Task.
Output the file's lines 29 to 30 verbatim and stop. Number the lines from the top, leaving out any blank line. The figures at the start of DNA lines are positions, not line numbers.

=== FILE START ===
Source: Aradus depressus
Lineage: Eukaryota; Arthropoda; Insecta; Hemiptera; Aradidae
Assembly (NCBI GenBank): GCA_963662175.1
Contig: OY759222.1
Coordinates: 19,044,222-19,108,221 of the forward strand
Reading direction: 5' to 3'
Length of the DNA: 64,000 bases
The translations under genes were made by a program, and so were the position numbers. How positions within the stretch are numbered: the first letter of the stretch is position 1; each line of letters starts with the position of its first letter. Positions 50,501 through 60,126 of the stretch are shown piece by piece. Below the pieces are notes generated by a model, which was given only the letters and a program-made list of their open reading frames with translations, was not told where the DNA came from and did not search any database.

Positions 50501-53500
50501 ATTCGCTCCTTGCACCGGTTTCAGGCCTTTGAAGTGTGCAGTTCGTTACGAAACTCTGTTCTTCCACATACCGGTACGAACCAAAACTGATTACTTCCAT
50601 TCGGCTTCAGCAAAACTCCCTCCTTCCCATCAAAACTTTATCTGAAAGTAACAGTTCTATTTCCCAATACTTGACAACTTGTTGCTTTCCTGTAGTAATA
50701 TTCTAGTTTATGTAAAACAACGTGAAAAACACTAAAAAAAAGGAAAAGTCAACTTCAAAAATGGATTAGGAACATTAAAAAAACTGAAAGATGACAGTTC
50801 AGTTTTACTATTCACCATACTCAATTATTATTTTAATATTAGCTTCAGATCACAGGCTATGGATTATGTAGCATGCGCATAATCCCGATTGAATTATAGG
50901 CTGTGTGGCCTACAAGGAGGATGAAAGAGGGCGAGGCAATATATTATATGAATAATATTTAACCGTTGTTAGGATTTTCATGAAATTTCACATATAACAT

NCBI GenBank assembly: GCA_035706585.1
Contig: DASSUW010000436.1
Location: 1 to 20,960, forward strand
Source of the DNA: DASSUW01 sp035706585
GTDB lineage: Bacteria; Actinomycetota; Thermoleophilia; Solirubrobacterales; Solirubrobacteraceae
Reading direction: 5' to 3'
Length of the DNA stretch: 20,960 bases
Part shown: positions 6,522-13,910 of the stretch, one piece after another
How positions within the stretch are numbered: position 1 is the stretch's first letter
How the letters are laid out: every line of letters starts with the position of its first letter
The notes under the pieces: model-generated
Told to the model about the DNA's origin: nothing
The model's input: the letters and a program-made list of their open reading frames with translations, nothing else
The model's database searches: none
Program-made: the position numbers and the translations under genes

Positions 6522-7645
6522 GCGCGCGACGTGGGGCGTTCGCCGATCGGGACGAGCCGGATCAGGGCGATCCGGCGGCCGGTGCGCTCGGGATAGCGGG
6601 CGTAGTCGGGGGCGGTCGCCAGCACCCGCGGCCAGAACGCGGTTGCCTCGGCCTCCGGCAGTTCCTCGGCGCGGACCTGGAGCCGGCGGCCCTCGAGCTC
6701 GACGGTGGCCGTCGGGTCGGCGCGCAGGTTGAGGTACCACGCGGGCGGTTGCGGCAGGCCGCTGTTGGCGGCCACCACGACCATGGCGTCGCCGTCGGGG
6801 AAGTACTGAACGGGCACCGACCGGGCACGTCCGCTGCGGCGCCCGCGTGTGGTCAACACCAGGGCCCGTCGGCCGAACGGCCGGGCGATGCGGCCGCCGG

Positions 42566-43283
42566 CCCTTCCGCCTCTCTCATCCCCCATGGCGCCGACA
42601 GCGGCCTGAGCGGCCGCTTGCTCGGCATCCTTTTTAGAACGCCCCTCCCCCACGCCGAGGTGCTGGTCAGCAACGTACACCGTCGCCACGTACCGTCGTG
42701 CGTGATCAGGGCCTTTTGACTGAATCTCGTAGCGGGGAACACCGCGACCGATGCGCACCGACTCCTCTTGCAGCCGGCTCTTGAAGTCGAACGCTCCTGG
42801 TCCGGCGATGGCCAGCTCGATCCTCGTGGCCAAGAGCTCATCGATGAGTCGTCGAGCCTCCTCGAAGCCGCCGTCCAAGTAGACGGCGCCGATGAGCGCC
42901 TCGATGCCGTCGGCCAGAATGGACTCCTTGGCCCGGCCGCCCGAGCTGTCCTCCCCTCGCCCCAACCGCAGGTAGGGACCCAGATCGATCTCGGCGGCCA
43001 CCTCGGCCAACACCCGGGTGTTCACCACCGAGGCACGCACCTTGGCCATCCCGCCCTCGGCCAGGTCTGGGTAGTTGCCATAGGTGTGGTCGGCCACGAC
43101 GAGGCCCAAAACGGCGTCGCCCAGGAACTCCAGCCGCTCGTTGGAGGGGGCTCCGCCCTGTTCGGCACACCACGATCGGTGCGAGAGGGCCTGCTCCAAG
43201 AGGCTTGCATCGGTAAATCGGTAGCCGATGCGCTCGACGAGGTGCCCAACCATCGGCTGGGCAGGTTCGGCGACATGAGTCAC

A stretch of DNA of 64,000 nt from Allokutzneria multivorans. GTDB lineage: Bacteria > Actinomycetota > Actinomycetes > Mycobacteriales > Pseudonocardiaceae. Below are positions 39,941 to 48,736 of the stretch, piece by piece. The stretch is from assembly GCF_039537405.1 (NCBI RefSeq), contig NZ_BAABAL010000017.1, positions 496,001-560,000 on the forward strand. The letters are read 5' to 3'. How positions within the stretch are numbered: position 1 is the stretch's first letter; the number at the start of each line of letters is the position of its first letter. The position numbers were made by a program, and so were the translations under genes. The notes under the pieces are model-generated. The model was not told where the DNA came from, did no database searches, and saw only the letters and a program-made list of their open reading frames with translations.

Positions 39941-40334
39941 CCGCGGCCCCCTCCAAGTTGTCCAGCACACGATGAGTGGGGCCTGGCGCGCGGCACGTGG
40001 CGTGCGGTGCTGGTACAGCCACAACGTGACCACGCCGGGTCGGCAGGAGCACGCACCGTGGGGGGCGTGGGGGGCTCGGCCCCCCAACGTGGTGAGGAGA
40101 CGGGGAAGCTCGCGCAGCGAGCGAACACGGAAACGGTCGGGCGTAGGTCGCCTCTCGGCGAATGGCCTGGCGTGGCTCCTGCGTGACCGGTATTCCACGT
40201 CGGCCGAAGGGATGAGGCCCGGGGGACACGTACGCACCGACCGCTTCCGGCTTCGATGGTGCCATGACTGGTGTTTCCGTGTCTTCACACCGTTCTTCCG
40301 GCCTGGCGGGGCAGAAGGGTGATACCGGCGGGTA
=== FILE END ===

Program-made: the position numbers and the translations under genes

Positions 6522-7645